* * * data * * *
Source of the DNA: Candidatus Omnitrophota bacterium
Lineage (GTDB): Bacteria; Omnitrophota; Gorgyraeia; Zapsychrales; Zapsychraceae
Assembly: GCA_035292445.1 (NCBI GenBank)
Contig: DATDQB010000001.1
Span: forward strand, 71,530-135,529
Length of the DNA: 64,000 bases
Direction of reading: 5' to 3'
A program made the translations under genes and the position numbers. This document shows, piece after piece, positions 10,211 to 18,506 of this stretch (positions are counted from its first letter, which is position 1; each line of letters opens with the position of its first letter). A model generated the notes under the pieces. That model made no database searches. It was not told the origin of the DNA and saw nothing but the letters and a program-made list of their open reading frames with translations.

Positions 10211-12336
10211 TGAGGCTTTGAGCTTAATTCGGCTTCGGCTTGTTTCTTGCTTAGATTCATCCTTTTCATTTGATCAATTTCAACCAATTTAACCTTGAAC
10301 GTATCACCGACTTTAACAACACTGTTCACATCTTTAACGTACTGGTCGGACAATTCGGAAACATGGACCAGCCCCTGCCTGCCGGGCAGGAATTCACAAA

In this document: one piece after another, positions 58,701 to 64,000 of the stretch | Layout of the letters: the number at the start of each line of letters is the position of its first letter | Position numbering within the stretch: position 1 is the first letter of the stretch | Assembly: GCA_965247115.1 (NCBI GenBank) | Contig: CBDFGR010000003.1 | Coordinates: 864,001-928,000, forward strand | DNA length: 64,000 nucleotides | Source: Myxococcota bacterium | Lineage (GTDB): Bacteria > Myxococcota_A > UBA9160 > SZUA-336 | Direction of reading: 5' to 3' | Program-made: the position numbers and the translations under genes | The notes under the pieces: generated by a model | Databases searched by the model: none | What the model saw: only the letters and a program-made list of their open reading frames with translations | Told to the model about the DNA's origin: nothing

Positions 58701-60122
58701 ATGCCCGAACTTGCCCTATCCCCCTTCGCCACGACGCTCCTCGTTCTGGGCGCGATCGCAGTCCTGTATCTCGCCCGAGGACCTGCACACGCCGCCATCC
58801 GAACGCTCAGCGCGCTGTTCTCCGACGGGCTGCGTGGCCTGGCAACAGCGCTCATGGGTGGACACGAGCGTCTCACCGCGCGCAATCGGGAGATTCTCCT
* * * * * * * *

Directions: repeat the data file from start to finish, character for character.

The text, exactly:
Source of the DNA: Candidatus Omnitrophota bacterium
Lineage (GTDB): Bacteria; Omnitrophota; Gorgyraeia; Zapsychrales; Zapsychraceae
Assembly: GCA_035292445.1 (NCBI GenBank)
Contig: DATDQB010000001.1
Span: forward strand, 71,530-135,529
Length of the DNA: 64,000 bases
Direction of reading: 5' to 3'
A program made the translations under genes and the position numbers. This document shows, piece after piece, positions 10,211 to 18,506 of this stretch (positions are counted from its first letter, which is position 1; each line of letters opens with the position of its first letter). A model generated the notes under the pieces. That model made no database searches. It was not told the origin of the DNA and saw nothing but the letters and a program-made list of their open reading frames with translations.

Positions 10211-12336
10211 TGAGGCTTTGAGCTTAATTCGGCTTCGGCTTGTTTCTTGCTTAGATTCATCCTTTTCATTTGATCAATTTCAACCAATTTAACCTTGAAC
10301 GTATCACCGACTTTAACAACACTGTTCACATCTTTAACGTACTGGTCGGACAATTCGGAAACATGGACCAGCCCCTGCCTGCCGGGCAGGAATTCACAAA

In this document: one piece after another, positions 58,701 to 64,000 of the stretch | Layout of the letters: the number at the start of each line of letters is the position of its first letter | Position numbering within the stretch: position 1 is the first letter of the stretch | Assembly: GCA_965247115.1 (NCBI GenBank) | Contig: CBDFGR010000003.1 | Coordinates: 864,001-928,000, forward strand | DNA length: 64,000 nucleotides | Source: Myxococcota bacterium | Lineage (GTDB): Bacteria > Myxococcota_A > UBA9160 > SZUA-336 | Direction of reading: 5' to 3' | Program-made: the position numbers and the translations under genes | The notes under the pieces: generated by a model | Databases searched by the model: none | What the model saw: only the letters and a program-made list of their open reading frames with translations | Told to the model about the DNA's origin: nothing

Positions 58701-60122
58701 ATGCCCGAACTTGCCCTATCCCCCTTCGCCACGACGCTCCTCGTTCTGGGCGCGATCGCAGTCCTGTATCTCGCCCGAGGACCTGCACACGCCGCCATCC
58801 GAACGCTCAGCGCGCTGTTCTCCGACGGGCTGCGTGGCCTGGCAACAGCGCTCATGGGTGGACACGAGCGTCTCACCGCGCGCAATCGGGAGATTCTCCT